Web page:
Like seriously – how is this still a thing?
"San Junipero" Black Mirror (3:4) | CREDIT: NETFLIX
When I heard Drake call himself a lesbian (?) on his latest album, Certified Lover Boy, I was pretty unsurprised he thought that would be a good one-liner to make the final cut; because, if straight men have one thing, it’s the audacity.
It comes as no surprise to me that men are still somehow getting exactly what they want even when women express no sexual desire towards them. For straight people who shutter at the word “fetish,” there’s a whole bunch of fetishiziation of WLW — or, women loving women — going on. Take a shot for everytime someone treats two gals making out like an overtly sexual Pay-Per-View display.
Since like, *forever,* women kissing other women has been warped into a display with the sole intent of providing men sexual gratification.
I hold the entertainment industry at fault for such fetishization. Movies, books, music: they all help perpetuate the sexualization of WLW. On the other hand, Reality TV holds a mirror to the real-world problematic kisses occurring between straight women in order to satisfy wide-eyed, drooling-down-the-chin, male onlookers.
Take the UK’S Love Island for example —A reality show that has never bothered to include LGBTQ+ contestants loves zooming the camera in on their perfectly-sculpted, temptress team of female players kissing one another.
Every time shows like Love Island decide to include the dare of “kiss a houseguest of the same-sex" in their tipsy party games, they invalidate the experience of actual women loving women. Both producers and the people who watch the show are indirectly giving the go ahead to their millions of viewers that it's okay to kiss your friends as a fun way of getting to the guy you actually want. For WLW, it’s like saying “Okay, you can be romantic with your partner, but just so you know, there's gonna be a pack of frat bros pretending like you’re kissing for their attention.”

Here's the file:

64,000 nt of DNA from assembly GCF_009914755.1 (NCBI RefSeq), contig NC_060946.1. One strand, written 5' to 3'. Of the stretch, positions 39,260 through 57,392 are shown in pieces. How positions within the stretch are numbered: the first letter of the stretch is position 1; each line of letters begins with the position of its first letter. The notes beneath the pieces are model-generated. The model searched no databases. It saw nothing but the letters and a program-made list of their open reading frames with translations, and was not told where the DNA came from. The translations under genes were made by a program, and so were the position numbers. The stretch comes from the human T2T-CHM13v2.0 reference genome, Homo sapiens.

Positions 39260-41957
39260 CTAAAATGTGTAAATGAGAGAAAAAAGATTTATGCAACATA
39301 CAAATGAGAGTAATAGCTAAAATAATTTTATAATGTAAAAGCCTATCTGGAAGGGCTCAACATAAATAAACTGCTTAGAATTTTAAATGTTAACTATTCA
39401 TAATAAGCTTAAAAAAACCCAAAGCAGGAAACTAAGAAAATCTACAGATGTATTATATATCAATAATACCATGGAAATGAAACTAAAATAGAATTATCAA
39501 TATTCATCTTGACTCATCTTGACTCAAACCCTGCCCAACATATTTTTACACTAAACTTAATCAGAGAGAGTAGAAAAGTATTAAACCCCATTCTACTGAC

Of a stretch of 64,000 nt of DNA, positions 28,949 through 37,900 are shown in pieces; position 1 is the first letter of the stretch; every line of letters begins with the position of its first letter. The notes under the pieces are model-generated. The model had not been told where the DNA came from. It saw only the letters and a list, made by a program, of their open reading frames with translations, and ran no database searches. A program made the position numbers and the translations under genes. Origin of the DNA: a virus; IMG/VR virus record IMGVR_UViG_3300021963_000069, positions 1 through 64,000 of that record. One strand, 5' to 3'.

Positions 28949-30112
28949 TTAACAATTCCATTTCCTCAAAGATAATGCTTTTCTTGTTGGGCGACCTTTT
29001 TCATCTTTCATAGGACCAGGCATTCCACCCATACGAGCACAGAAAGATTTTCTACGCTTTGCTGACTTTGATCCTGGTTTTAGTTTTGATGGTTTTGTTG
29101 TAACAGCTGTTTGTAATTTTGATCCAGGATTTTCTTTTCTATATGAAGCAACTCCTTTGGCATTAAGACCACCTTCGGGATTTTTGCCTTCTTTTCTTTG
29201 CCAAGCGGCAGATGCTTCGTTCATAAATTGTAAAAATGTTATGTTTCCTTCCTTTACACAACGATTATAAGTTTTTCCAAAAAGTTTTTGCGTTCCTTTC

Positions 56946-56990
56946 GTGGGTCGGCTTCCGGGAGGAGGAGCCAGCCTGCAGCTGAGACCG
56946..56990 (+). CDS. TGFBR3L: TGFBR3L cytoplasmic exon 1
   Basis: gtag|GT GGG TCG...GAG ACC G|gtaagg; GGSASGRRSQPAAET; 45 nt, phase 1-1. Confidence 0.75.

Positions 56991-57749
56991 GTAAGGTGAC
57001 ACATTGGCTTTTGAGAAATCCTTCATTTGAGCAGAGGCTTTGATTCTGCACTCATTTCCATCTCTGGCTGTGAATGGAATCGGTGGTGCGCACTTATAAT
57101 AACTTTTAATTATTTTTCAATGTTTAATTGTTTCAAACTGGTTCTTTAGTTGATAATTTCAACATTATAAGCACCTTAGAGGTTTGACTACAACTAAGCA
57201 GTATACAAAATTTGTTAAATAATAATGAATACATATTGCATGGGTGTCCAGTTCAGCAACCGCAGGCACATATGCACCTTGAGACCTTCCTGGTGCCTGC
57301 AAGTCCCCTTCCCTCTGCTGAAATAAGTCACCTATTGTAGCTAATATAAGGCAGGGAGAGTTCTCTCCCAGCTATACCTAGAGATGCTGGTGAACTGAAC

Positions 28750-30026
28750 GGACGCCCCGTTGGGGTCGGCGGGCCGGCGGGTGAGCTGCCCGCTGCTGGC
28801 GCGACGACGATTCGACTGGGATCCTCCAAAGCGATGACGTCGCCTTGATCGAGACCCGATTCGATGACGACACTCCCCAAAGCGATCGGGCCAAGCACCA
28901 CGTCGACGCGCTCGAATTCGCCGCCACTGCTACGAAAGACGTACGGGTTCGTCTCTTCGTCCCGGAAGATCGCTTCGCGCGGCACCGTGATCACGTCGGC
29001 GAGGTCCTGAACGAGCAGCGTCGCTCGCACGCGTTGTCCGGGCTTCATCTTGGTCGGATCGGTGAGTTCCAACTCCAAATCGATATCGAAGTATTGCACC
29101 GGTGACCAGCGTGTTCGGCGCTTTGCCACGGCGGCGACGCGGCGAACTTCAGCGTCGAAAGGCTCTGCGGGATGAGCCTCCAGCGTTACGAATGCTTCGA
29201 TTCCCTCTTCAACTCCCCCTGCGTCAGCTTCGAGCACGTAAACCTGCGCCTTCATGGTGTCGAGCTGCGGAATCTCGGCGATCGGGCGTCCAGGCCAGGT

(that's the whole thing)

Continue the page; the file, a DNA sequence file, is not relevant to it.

Straight guys, step outside of your bubble and take a moment to imagine how this might feel. Let me set the scene: you’re standing in a club; lights are dim, but there’s enough of a fluorescent glow to make out the image of you and your girlfriend. You’re having a great time, dancing, flirting, whatever; you start to kiss and suddenly, as if the lights overheard have somehow become a beaming glare, every single sweaty, slimy dude in the club turns to gawk at you. They're hooting, they’re hollering, and you and your girlfriend have somehow become two actors in the movie scene of their dreams without your consent.
Now, I don’t know about you all, but that sounds like an awful, uncomfortable time to me.
Then there’s the “I Love My Bi-Wife!” guys – some of which are wonderful – but others who find themselves pleased by the idea of their girlfriend with another girl but start punching the air at the thought of their girlfriend with another man. Because their girlfriend with a man is cheating, but with another girl? Now that’s hot.
Despite being so blatant, the commodification of lesbian romance, both on-screen and IRL, continues to be heavily ignored. The larger issue is yet another problem that falls into the lap of queer women, because tell me, have you ever seen two men being forced into a passionate kiss to please the gaze of women?
Although straight women definitely need to take accountability for partaking in purposefully provocative displays between themselves and other straight women, men really need to learn to tear their gaze away if they find their eyes wandering and sticking to two women kissing.
The issue is yet another problem completely manufactured by the patriarchy, shows like Love Island, and again, guys like Drake who just really do not know when to keep their head down and mouth shut. Stick to the BBLs, dude.
Jillian Rodriguez is an Online Writer at Rowdy Magazine. You can find her sat in her bedroom under a mirrorball listening to Taylor Swift, sipping Dunkin’ iced coffee, and contemplating which seemingly mundane moments from life to add to her many drafts; maybe you’ll show up in her writing one day. You can reach her at @jillygabrielle on Instagram for more info.